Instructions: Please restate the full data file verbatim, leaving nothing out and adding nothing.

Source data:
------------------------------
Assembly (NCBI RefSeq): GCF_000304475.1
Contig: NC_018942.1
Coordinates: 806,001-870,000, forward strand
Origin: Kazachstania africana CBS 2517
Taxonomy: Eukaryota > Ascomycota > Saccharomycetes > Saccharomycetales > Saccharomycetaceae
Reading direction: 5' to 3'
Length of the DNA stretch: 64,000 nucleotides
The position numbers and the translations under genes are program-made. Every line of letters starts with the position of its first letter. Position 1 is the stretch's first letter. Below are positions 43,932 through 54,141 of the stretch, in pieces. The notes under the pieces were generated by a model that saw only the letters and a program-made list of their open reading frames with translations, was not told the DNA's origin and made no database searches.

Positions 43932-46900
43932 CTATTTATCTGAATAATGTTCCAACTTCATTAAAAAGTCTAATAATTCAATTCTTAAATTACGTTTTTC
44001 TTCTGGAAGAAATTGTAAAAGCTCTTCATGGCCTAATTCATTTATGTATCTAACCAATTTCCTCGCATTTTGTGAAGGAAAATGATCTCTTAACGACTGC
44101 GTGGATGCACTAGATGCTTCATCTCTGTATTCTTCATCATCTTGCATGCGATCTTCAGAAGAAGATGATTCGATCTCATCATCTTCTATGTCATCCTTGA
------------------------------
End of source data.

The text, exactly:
Assembly (NCBI RefSeq): GCF_000304475.1
Contig: NC_018942.1
Coordinates: 806,001-870,000, forward strand
Origin: Kazachstania africana CBS 2517
Taxonomy: Eukaryota > Ascomycota > Saccharomycetes > Saccharomycetales > Saccharomycetaceae
Reading direction: 5' to 3'
Length of the DNA stretch: 64,000 nucleotides
The position numbers and the translations under genes are program-made. Every line of letters starts with the position of its first letter. Position 1 is the stretch's first letter. Below are positions 43,932 through 54,141 of the stretch, in pieces. The notes under the pieces were generated by a model that saw only the letters and a program-made list of their open reading frames with translations, was not told the DNA's origin and made no database searches.

Positions 43932-46900
43932 CTATTTATCTGAATAATGTTCCAACTTCATTAAAAAGTCTAATAATTCAATTCTTAAATTACGTTTTTC
44001 TTCTGGAAGAAATTGTAAAAGCTCTTCATGGCCTAATTCATTTATGTATCTAACCAATTTCCTCGCATTTTGTGAAGGAAAATGATCTCTTAACGACTGC
44101 GTGGATGCACTAGATGCTTCATCTCTGTATTCTTCATCATCTTGCATGCGATCTTCAGAAGAAGATGATTCGATCTCATCATCTTCTATGTCATCCTTGA